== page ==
We may find out soon whether all this talk of invading Iraq has been part of the greatest strategic deception since Eisenhower convinced Hitler the Allies were going to land at the Pas de Calais.
Rumors of war have been rife in the news media of late, and they've been contradictory. On July 5, the New York Times published a front-page story on a ground-heavy invasion plan for Iraq. On July 29, the Times had another, very different, invasion plan - this one involving a quick strike on Baghdad - on its front page.
Meanwhile, the British press has been reporting both a “rift” between Prime Minister Tony Blair and President Bush about invading Iraq, and that Mr. Blair has presented to Parliament the case for taking part in a U.S.-led invasion of Iraq. The London Evening Standard and Pravda report that U.S. and British special forces already are staging in countries surrounding Iraq. A “massive assault” could be likely at short notice, said the London Observer. But unidentified congressional sources say unidentified administration officials told them there will be no invasion before next year.
Confused? That may be the point. Not to confuse you, but to confuse Saddam. If he does not know when and how we will strike, he will be less able to defend himself. And if Saddam isn't quite sure whether we will strike, his guard might slip a bit. That a lot of journalists may wind up with egg on their faces is lagniappe.
The first thing to note about the conflicting war plans is that both could be true, and neither deserved the play the Times gave them. The Times breathlessly implies these are the plans, when in all likelihood they are just a couple of dozens of contingencies prepared by midlevel military bureaucrats. The real plans, if they've been formulated, will be very closely held. It should not be difficult for the Air Force's Office of Special Investigations to find the leakers, if Defense Secretary Donald Rumsfeld really wants them found.
The second is that there are two powerful physical constraints on the timing of an attack on Iraq. The Kosovo and Afghan wars drained our supply of JDAMs (Joint Direct Attack Munitions), the satellite guidance system that makes dumb bombs smart. It would be imprudent to initiate hostilities until the supply has been replenished.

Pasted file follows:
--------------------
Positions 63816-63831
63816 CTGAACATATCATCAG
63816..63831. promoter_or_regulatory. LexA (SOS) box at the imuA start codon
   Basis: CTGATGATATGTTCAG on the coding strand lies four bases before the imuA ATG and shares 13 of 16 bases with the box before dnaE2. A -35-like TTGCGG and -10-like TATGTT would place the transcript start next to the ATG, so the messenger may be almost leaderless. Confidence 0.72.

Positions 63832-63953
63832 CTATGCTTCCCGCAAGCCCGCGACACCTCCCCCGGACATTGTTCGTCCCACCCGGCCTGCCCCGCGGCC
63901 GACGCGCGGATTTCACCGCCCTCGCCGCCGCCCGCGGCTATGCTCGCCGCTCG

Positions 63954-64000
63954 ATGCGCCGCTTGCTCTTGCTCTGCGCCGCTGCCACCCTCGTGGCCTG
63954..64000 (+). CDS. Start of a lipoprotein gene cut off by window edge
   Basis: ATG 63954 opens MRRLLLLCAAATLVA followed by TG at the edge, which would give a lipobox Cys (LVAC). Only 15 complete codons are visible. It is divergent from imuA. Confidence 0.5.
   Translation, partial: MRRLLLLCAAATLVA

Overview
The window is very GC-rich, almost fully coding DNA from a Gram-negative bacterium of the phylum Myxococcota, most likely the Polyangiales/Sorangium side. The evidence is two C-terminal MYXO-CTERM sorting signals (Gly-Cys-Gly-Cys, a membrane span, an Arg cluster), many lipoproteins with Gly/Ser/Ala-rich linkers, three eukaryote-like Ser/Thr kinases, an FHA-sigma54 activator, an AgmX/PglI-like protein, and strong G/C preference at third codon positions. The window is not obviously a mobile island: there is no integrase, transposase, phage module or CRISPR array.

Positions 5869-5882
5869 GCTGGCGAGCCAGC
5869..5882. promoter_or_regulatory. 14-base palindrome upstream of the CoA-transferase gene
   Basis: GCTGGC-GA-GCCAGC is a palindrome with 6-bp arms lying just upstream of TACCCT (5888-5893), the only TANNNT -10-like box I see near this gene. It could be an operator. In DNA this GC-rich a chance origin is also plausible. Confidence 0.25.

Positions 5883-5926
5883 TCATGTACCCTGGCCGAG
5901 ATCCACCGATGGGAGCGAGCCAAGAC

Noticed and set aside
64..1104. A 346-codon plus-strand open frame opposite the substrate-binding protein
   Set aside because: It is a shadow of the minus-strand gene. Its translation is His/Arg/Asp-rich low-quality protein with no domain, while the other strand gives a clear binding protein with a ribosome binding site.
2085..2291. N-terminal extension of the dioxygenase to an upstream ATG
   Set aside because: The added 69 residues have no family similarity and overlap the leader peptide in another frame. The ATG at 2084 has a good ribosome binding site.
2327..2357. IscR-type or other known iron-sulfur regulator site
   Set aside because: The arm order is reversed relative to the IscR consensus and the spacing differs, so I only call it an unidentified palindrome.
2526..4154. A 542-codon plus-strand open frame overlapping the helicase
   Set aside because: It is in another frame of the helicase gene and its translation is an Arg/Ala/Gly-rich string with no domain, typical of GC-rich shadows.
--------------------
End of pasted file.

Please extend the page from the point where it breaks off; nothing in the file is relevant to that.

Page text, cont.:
The other constraint is weather. Saddam is all but certain to use chemical and biological weapons against U.S. troops. It's too hot in Iraq in the summer and early fall to be running around in chemical protective suits.
Instability in Saudi Arabia and instability in Iran could affect the timing and nature of war plans for Iraq. Three Saudi princes had died recently under mysterious circumstances. Canada's National Post reported July 31 what the London Observer had reported earlier, that extremists linked to al-Qaeda are plotting a coup against the Saudi royal family. The trigger for a coup attempt could be the death of Saudi King Fahd, who is wasting away in a Swiss hospital.
Instability in Iran could provide a sudden opportunity. The country is on the brink of civil war. Anti-regime protests have become more bold, and the mullahs are cracking down hard. They've had to import Muslim extremists from other lands to do much of the dirty work, because of doubts about the loyalty to the regime of large elements of the army and the police.
There is a fair possibility Iran, not Iraq, will be the next target in the war on terror. War with Iraq almost certainly will mean war with Iran. Iran and Iraq fought a bloody war in the 1980s. But for the increasingly desperate mullahs, the enemy of my enemy is my friend. If we attack Iraq, Iran almost certainly will attack our shipping in the Persian Gulf.
Iran is a more consequential country than Iraq, and the greater short-term danger. The Gulf War and U.N. sanctions have slowed Iraq's nuclear weapons program. But the Iranian reactor at Bushehr may soon come on line.
The United States wouldn't attack Iran out of the blue. But U.S. intervention in support of a popular uprising could be in the cards. Iran ahead of Iraq. That would be a strategic deception to rival the phantom “First Patton Army” of World War II.
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